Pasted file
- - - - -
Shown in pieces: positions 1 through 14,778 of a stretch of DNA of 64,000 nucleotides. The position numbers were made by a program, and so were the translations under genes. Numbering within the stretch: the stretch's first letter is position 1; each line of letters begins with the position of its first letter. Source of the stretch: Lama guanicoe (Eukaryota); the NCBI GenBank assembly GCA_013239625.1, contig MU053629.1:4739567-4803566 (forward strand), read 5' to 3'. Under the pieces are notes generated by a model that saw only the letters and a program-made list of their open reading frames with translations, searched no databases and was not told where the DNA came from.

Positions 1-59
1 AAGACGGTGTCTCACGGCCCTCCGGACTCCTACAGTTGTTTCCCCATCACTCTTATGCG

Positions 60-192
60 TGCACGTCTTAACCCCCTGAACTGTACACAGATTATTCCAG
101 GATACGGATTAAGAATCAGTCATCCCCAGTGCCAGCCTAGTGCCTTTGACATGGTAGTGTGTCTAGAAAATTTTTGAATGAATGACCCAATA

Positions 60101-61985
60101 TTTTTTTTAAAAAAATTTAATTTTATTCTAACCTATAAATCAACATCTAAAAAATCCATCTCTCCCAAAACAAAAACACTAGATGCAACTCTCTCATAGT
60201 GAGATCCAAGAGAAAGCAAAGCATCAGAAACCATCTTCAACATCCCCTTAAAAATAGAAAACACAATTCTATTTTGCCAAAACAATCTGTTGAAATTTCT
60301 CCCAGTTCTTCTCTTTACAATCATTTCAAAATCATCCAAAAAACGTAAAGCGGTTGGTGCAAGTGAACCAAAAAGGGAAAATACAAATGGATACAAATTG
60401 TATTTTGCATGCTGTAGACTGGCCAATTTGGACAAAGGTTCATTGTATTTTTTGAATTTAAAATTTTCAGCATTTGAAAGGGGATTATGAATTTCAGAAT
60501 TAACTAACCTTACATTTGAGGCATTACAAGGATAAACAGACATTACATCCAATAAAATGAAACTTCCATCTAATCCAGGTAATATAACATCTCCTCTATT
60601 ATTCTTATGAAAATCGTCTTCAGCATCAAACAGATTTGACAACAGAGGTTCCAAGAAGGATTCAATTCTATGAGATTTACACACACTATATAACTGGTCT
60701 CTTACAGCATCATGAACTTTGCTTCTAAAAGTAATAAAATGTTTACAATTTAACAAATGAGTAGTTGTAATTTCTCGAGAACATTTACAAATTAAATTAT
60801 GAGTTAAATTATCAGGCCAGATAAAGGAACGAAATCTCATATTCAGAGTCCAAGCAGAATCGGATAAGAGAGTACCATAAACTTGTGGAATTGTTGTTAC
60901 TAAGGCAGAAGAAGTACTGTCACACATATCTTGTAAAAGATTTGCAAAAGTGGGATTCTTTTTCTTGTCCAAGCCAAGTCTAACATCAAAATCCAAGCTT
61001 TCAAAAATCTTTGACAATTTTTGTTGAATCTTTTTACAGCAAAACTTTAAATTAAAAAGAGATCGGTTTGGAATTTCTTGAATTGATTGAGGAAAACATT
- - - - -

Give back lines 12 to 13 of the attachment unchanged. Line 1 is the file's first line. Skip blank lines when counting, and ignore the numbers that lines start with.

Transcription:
60501 TAACTAACCTTACATTTGAGGCATTACAAGGATAAACAGACATTACATCCAATAAAATGAAACTTCCATCTAATCCAGGTAATATAACATCTCCTCTATT
60601 ATTCTTATGAAAATCGTCTTCAGCATCAAACAGATTTGACAACAGAGGTTCCAAGAAGGATTCAATTCTATGAGATTTACACACACTATATAACTGGTCT